Part 2. How to Smell a Wine

When wine is served and a person begins the practice of smelling it repeatedly, it can seem like witnessing a difficult ritual shrouded in mystery.

A taster uses his senses to establish a relationship with the wine much as any other individual does, but there is a substantial difference. The taster relies on his own experience or on the memory of his own encounters with smells when performing an evaluation of the various aromatic references and classifying them.

This evaluation is supported by the use of a set procedure, and the taster must practice a high degree of concentration. Concentration is the element that distinguishes tasting as a voluntary act. There are those (the tasters) who smell wine to be inspired, to want to understand and classify the aspects of the wine through their own sensations, and those who simply smell wine and are not applying any level of experience, procedure or dedication to the process.

In tasting, the only way to interact with wine and grasp its essence, is through the details of its bouquet. Therefore, to facilitate the integrity of these details, there are certain guidlines to follow when performing a wine tasting:

    • be in good health (a blocked nose will change the results of an evaluation of wine);
    • do not eat foods with strong flavors before or during a tasting;
    • do not consume ingredients that can affect the quality of the olfactory analysis, such as coffee, chocolate, licorice, and others;
    • avoid cigarettes before an evaluation;
    • do not wear strong perfumes;
    • ensure your hands are clean and odor-free. 

Even the context in which the tasting takes place assumes great importance, and  certainly must confer comfort and tranquility. Important elements are the ideal temperature for tasting the different wines and the appropriate glass, of the tulip type with a wider base and with the edge that narrows to properly expose the aromas.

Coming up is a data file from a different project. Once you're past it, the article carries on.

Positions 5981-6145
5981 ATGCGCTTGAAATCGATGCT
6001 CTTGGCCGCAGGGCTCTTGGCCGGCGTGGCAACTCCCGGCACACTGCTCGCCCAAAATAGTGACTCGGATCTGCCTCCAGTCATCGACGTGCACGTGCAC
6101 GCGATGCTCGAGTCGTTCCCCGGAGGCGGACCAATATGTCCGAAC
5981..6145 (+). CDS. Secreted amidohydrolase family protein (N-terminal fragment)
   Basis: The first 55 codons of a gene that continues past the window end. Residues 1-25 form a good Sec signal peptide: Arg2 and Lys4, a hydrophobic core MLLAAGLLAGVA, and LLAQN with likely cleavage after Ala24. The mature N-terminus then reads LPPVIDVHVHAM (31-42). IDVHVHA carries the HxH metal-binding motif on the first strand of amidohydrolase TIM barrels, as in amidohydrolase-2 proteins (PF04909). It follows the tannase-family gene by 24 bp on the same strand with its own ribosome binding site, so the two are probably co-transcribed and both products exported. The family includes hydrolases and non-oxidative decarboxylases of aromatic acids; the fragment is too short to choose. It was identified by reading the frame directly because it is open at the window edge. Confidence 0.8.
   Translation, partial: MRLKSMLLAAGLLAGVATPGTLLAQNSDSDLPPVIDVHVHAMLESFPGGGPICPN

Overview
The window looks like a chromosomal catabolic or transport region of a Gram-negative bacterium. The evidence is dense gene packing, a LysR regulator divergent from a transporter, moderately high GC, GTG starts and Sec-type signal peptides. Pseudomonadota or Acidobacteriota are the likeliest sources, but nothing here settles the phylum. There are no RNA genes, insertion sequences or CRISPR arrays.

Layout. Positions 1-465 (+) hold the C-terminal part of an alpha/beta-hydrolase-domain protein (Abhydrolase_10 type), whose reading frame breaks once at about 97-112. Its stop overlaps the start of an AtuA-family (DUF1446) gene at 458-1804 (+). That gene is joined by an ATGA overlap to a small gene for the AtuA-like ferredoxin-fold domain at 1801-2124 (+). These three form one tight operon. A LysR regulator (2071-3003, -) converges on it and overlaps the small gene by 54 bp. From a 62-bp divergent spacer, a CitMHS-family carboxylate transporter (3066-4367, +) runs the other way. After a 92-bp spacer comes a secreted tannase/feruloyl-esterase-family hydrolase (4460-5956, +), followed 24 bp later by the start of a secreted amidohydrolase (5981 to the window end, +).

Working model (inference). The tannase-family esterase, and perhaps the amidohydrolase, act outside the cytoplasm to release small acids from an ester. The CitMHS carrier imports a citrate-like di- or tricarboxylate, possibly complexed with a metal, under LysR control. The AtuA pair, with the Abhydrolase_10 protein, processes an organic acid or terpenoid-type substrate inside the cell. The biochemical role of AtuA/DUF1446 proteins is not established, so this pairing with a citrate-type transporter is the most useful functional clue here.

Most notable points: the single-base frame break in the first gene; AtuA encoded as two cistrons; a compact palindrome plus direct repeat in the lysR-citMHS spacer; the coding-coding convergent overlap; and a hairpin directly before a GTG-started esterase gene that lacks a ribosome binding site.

As a standard I proceed taking into consideration the following:

1. I take brief sniffs resting my nose in between sniffs to reduce the risk of olfactory habituation.

2. I make sure that the wine is at the right temperature according the the specific type of wine: sometimes a slightly warmer wine makes the aromas more volatile and easier to sense.

3. I open the wine and pour it into a decanter or into the glass 1-2 hour before drinking it, in order to make the wine breathe. This procedure is requested for strong red wines but also for some young whites. It has been proven that opening the wine and leaving it in the bottle (without pouring it in a a glass or decanter) does not help the tasting.

4. I use a medium-sized, smooth glass, with a stem and a tapered lip (tulip glass). In this way the aromas will concentrate in the glass.

5. I pour the wine in the glass leaving two-thirds of the glass empty so the volatile aromas have room to accumulate and concentrate.

6. I pick up the glass without swirling the wine at first, taking a first sniff in order to evaluate the first nose which will tell me the evolution phase of the bouquet.

7. When I am ready, I swirl the wine in the glass so that it oxygenates and liberates more aromas into the air. I take a second sniff. This will tell me how complex and large the bouquet is and it will reveal all the scents. 

I repeat this last operation several times. It is the moment of the aromatic tasting that I consider most complex, stimulating and stratified; it is essential to analyze and include the various odorous nuances that characterize a wine.

Have a good tasting!

-Luisito Perazzo

Best Sommelier of Italy 2005

Instagram: @luisitoperazzo

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